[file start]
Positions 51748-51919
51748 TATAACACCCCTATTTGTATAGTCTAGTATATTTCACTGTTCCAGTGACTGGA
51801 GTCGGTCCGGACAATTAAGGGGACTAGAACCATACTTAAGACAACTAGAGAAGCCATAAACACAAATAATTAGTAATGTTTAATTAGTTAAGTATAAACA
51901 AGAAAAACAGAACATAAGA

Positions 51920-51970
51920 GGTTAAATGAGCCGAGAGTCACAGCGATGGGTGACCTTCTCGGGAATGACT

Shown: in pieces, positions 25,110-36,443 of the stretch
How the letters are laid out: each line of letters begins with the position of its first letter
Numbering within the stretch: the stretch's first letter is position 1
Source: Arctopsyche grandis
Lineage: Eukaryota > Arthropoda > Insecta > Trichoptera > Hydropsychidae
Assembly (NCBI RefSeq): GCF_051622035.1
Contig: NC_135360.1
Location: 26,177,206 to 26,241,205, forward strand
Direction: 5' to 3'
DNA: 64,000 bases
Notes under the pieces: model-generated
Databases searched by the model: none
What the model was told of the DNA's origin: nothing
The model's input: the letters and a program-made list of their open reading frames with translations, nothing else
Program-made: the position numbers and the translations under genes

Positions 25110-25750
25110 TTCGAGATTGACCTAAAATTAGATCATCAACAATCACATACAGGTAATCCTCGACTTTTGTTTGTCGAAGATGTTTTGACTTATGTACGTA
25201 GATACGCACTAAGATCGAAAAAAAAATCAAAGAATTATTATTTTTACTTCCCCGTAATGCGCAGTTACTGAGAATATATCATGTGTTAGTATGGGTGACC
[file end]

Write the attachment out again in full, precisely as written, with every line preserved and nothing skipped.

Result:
Positions 51748-51919
51748 TATAACACCCCTATTTGTATAGTCTAGTATATTTCACTGTTCCAGTGACTGGA
51801 GTCGGTCCGGACAATTAAGGGGACTAGAACCATACTTAAGACAACTAGAGAAGCCATAAACACAAATAATTAGTAATGTTTAATTAGTTAAGTATAAACA
51901 AGAAAAACAGAACATAAGA

Positions 51920-51970
51920 GGTTAAATGAGCCGAGAGTCACAGCGATGGGTGACCTTCTCGGGAATGACT

Shown: in pieces, positions 25,110-36,443 of the stretch
How the letters are laid out: each line of letters begins with the position of its first letter
Numbering within the stretch: the stretch's first letter is position 1
Source: Arctopsyche grandis
Lineage: Eukaryota > Arthropoda > Insecta > Trichoptera > Hydropsychidae
Assembly (NCBI RefSeq): GCF_051622035.1
Contig: NC_135360.1
Location: 26,177,206 to 26,241,205, forward strand
Direction: 5' to 3'
DNA: 64,000 bases
Notes under the pieces: model-generated
Databases searched by the model: none
What the model was told of the DNA's origin: nothing
The model's input: the letters and a program-made list of their open reading frames with translations, nothing else
Program-made: the position numbers and the translations under genes

Positions 25110-25750
25110 TTCGAGATTGACCTAAAATTAGATCATCAACAATCACATACAGGTAATCCTCGACTTTTGTTTGTCGAAGATGTTTTGACTTATGTACGTA
25201 GATACGCACTAAGATCGAAAAAAAAATCAAAGAATTATTATTTTTACTTCCCCGTAATGCGCAGTTACTGAGAATATATCATGTGTTAGTATGGGTGACC